2014: My Karate Year in Review

2015 is almost here.
karatebyjesse-dot-com

I’m stoked!

With a new year comes new possibilities for growth in Karate & life.

But in order to make the next year fantastic, it’s important to look back and learn from the current year.

“If you don’t learn from the past, you’re doomed to repeat it.”

– George Santayana

So…

Today I’d like to start a new annual tradition by reviewing the year.

“What went well? What did I learn? What can I improve for next year?”

These are the questions I ask myself, as I look back on my 2014.

I encourage you to do the same!

(Share your 2014 review in the comment section.)

Here we go:

2014: Year of the Horse

(Yup, it’s the year of the freakin’ horse. I was hoping for tiger, dragon, shark or something cool!)

The year started off with a surprise.

After being in the national team for many years, I was suddenly “cut off”. The reason was that, apparently, some people want to hear lies when they ask for the truth.

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I laughed because the certificate said “Mokwunye Hezekiah”.

Weird! 

Too bad they asked me. 

Although I didn’t get invited to national team training camps or tournaments anymore, I kept training hard and traveling alone. I placed first at Swedish Open, Banzai Cup (in Berlin) and the national championship.

Eventually, the old coach got replaced with a new one, and now I’m back.

Sometimes, not getting what you want can be a great motivation!

Then, as spring arrived, I had a wild idea:

Is it possible to create the best Karate seminar experience ever?

I wanted to gather a small group of likeminded Karate Nerds for an epic weekend of world-class Karate.

After months of planning, the result was KNX14.

The Karate Nerd Experience 2014.

Fans from 20+ countries came. We trained hard. We wore pink belts. We took the world’s fastest group photo. We shared knowledge. We danced ballet. We got bruises.

But above all, we had SUPER FUN & made new friends for life.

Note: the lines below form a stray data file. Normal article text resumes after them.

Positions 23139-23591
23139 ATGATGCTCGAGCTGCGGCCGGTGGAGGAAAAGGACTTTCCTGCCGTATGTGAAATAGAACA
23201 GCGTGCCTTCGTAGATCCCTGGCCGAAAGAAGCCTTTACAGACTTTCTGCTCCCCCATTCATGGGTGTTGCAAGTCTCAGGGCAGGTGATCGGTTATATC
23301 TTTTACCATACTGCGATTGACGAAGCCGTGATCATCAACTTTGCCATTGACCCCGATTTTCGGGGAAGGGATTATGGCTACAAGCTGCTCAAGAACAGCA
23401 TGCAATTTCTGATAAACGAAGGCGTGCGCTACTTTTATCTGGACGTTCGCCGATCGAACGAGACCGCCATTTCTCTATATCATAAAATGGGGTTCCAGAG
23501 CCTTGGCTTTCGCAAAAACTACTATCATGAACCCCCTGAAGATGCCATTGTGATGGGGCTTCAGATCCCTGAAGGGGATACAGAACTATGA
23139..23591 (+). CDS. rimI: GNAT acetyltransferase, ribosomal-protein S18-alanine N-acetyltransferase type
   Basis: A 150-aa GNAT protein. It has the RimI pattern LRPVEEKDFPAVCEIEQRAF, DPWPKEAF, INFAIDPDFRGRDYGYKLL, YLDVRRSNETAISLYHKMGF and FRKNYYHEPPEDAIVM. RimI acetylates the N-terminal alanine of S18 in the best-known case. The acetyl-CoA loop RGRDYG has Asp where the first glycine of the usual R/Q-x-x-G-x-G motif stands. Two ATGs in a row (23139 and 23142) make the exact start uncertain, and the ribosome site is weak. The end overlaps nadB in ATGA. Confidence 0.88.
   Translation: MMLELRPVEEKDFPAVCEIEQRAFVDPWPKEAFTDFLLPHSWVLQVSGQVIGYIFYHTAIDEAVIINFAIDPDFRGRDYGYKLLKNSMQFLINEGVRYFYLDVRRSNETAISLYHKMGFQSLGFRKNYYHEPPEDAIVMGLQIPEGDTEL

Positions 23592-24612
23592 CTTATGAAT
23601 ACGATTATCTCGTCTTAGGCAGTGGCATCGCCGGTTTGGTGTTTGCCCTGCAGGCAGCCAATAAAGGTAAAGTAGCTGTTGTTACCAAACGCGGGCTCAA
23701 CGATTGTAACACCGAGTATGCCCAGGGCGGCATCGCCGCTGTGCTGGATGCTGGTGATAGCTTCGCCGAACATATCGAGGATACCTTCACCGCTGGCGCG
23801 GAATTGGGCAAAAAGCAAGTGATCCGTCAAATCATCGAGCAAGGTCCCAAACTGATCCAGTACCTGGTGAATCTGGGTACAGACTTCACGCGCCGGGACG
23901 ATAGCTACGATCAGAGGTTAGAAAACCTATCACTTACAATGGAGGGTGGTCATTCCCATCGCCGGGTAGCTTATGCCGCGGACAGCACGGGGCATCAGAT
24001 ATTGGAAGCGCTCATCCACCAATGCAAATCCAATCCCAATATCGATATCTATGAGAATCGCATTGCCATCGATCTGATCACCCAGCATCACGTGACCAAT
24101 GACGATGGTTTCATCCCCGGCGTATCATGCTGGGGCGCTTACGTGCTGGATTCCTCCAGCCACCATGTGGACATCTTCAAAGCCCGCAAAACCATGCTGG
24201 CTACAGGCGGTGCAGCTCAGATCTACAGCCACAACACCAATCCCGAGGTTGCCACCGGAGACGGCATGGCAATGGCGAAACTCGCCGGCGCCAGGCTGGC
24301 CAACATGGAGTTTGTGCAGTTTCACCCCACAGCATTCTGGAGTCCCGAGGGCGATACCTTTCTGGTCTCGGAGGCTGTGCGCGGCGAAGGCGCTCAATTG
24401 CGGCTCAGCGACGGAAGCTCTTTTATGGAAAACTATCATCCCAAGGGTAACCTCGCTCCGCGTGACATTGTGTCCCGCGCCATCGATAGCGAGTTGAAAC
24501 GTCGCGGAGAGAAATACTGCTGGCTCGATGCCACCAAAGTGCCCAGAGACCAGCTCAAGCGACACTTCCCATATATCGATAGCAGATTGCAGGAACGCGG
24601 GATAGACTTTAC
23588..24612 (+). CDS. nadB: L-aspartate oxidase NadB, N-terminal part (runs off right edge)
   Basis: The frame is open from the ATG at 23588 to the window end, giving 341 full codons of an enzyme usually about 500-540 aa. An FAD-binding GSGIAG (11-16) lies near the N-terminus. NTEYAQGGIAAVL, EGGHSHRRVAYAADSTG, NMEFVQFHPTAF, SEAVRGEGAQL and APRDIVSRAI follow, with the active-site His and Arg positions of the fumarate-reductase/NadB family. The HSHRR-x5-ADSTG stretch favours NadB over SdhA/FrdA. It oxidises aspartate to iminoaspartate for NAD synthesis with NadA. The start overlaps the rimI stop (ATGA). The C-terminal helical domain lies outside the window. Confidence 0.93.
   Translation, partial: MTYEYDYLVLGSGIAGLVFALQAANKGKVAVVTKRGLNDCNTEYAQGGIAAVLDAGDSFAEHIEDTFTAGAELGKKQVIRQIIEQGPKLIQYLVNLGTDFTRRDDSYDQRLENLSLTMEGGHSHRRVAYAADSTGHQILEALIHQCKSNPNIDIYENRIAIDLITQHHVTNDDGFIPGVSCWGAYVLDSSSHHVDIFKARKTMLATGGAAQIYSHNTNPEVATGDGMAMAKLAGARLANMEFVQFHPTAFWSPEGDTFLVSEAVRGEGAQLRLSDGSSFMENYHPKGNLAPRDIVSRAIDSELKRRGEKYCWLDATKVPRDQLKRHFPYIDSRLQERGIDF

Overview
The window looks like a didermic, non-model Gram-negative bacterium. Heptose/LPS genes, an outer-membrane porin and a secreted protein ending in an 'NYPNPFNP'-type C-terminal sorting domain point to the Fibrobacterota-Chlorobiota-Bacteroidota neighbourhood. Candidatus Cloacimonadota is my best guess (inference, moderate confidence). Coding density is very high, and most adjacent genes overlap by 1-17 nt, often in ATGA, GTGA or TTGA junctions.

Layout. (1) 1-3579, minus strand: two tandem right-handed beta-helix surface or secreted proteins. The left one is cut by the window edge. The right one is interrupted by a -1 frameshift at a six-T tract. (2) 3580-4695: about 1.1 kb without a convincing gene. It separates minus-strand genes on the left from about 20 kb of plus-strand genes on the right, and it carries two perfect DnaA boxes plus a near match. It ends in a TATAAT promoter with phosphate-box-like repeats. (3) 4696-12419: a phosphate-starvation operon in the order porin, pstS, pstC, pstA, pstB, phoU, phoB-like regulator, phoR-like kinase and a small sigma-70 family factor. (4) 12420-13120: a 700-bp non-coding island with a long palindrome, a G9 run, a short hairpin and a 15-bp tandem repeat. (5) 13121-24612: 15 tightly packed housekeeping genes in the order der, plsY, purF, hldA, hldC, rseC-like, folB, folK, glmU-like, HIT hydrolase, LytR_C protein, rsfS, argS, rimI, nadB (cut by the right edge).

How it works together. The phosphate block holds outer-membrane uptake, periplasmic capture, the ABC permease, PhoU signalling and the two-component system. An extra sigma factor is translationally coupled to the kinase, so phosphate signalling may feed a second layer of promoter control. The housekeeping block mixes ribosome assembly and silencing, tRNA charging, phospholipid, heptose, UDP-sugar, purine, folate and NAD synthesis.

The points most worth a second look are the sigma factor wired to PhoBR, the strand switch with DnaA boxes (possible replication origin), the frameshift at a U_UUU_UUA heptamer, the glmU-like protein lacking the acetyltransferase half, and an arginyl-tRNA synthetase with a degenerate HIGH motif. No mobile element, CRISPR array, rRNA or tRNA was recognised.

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Teaching kata “Pachu” (Ryuei-ryu) at KNX14 – train smart, not just hard.

What a success!

Next year’s edition (more info coming 1st quarter 2015) will be even better, because I learned TONS OF SECRETS from this experience.

Here’s a cool video.

Funnily enough, after KNX14 I got many emails from people who wanted to buy/license “the KNX brand” and host their own versions in different countries.

Sadly, I had to turn down all offers because none of them understood the concept.

Speaking of KNX14, I also met sensei Shai Hai from Israel that weekend. He was the “secret sensei”. Although we’d never met before, it felt like we’d known each other for years. (Here’s a pic after he spanked me). I’m glad to have his friendship & mentoring.

He has the Okinawan spirit.

As mid-spring came around, I had the pleasure of training privately with sensei Inoue Yoshimi, the #1 coach in the Karate world.

What an incredible old man.

I still think daily about his teachings. Here’s the viral article I wrote, which was eventually picked up & published in a regional Karate magazine by the German Karate Federation. Thanks to Yrsa Lindqvist, Finnish Karate Federation, for the support.

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My BJ Penn shorts. It wasn’t that bad!

Shortly after, summer came.

With a bang!

After practicing MMA exactly one time (video on my instagram), I decided to enter the cage and get my a** kicked.

Full contact – against a tattooed beast twice my height.

The fight was fun, and I wasn’t afraid or nervous a bit. I enjoyed the challenge!